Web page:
• Know what currencies are used most in the countries you’ll trade in.

  • Ensure it’s financially and logistically viable to use specific currencies.

  • Outline how currency conversion would work for you and your customer.

Create a plan to manage the additional costs of sending funds abroad

If you’ve got suppliers or partners overseas, you’ve likely sent a payment or two overseas without needing to study the costs excessively. But as you go global, you’ll be sending money abroad more regularly, especially if you maintain international vendors and staff. So it pays to understand the additional costs you’ll incur with money transfer services.

Two popular methods for sending money overseas are Society for Worldwide Interbank Financial Telecommunications (SWIFT) payments and Single Euro Payments Area (SEPA). With SWIFT, you’ll also need to decide whether your business or the beneficiary takes on the fees.

To send money internationally, your bank will charge a fee for SWIFT transactions, typically around $20-$30 for online transactions. You’ll also have exchange rates to consider, which often include a markup, and intermediary fees could apply depending on how your payment is routed. For SEPA transactions, on the other hand, banks charge little to no fees. However, payments are restricted to 36 countries in the EU, and currency conversion rates vary from bank to bank.

To put this point into perspective, let’s imagine you trade in France and get your inventory from Italy and China. In this scenario, you could look like using SEPA to send funds to Italy and reserving SWIFT your China-bound cash.

Identify preferred payment methods and simplify local payments

As you expand operations into more territories, you’ll likely have payables and receivables in different currencies. So a top priority should be optimizing your payment processes for paying bills and receiving funds.

Use a digital wallet that can hold multiple currencies simultaneously and offer your business local IBANs in the countries you trade-in. The pros of this move are twofold. You’ll serve buyers' preference to pay a local IBAN, boosting your customer experience conversion rate. Plus, you can transact like a local, reducing fees for your business and buyers and cutdown admin time. This approach alone can make your operations more productive and profitable when you consider 50% of B2B professionals spend 6-10 hours per week managing B2B payments.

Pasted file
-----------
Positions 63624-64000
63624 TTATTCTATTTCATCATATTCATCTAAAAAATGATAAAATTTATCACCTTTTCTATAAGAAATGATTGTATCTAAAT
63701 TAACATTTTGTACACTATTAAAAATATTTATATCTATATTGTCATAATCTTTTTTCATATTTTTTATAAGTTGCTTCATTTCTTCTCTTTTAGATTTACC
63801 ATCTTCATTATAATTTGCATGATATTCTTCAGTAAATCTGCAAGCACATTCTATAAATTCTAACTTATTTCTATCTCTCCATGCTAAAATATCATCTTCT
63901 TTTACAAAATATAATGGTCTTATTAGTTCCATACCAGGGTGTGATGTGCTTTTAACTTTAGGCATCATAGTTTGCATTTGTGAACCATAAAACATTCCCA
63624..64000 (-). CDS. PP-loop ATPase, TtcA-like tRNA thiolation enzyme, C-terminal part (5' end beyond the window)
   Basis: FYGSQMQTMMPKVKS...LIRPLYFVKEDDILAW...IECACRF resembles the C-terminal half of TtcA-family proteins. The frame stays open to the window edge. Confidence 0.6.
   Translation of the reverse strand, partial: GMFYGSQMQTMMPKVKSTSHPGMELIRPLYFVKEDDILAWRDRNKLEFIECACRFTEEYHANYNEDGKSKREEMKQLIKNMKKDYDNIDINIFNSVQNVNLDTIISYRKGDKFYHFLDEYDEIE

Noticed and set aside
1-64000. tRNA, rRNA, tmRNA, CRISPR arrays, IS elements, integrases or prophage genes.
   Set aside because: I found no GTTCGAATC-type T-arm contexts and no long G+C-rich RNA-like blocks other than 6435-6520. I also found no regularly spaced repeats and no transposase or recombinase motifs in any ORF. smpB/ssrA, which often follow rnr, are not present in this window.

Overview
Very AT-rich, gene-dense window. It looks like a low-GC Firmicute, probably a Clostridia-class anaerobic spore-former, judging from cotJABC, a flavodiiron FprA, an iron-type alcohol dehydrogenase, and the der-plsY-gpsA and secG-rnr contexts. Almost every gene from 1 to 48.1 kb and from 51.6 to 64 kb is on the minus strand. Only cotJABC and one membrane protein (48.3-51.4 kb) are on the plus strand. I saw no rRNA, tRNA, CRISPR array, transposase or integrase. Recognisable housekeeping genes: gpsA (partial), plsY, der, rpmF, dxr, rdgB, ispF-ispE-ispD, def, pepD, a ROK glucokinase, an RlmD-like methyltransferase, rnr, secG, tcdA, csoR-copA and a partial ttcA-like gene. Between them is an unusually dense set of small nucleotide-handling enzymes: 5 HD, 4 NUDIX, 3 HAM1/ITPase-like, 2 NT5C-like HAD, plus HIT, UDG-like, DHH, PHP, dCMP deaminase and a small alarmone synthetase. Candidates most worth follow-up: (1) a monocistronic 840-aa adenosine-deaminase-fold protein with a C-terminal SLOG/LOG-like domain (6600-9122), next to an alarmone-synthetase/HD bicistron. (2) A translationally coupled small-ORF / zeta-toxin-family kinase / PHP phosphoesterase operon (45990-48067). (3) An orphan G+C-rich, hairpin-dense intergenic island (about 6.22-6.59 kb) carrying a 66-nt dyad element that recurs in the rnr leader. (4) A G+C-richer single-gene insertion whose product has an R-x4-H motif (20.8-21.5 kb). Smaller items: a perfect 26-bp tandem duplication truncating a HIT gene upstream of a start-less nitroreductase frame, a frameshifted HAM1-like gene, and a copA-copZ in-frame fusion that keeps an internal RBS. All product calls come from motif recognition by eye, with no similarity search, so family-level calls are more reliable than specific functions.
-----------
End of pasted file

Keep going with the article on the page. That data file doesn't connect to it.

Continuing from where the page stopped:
Use reputable data sources for credit risk and fraud assessments

While you’ll be tempted want to focus on revenue-generating tasks like sales and marketing in your cross-border takeover, you also need to complete the not-so-fun but essential tasks like credit checks and fraud prevention. In a global market that’s constantly changing, these initiatives will be essential to reduce your business’ risk exposure and protect its funds.

Ensure you have the best data sources on hand to conduct your due diligence. The reputable companies vary from region to region. For instance, in Europe, data sources like Moody’s Analytics and Schufa are the authority. So research the available option, examine tier data processing methods, read reviews, and test drive solutions to find your match.

Build a multifaceted payment stack customized to buyer preferences

B2B buyer payment preferences not only include local and alternative payments like digital wallet payment and open banking transfers but also the ability to Pay By Invoice on Net Terms. For example, in Western Europe, trade credit is used in 55% of B2B purchases and 45% of B2B purchases in Eastern Europe, with the remaining 55% made in cash on average.

So to keep customers engaged throughout the checkout process, it's essential to build a multifaceted payment stack that includes:

  • Cash payment options: Implement solutions that allow payment in cash at partner locations like Remitly, Raypd, and Thunes.

  • Alternative payment methods: Use solutions like IDeal, Bancontact, and Adyen to offer rapid online payments.

  • Buy Now Pay Later solution: In particular, your BNPL solution should be made specifically for B2B, have wide geographical coverage, high approval rates, and great user experience. (Need more info? Check out our guide on what to look for in a B2B BNPL solution).

For instance, Sprinque offers real-time credit decisions at checkout using a simple three-step process involving business verification, fraud screening, and creditworthiness assessment, doesn’t require users to create an account, has high approval rates, and buyers can choose how they pay.

Create a collections process

No matter how hard you try to avoid late payments and defaults, do business long enough, and you’ll learn they can and will happen. In 2023, 49% of B2B invoices were paid on time, and 6% became bad debt.

So, as the saying goes, “Hope for the best and prepare for the worst”. Understand the laws on collection in the country you’ll be operating. Have a process in place to increase the odds of recouping your funds, gather contact details of reputable collection agencies in the country you’ll be trading in, and reduce your risk exposure with adequate insurance cover.

The right way to fuel up for profitable international expansion

Going global is an exhilarating journey filled with opportunity. But how you anticipate and handle your business’ financial responsibilities and requirements will determine how well your business fairs. So, set yourself up for success. Establish a realistic budget, maintain adequate cash flow, and make payments easy for customers and your team to ensure your numbers always add up. In time, your cross-border dreams will be a reality, and you’ll be plotting your next challenge.

Good luck!

Ready to revamp your B2B payments? Find out how Sprinque can help. Book a meeting today to dive deeper into the cross-border payment solution.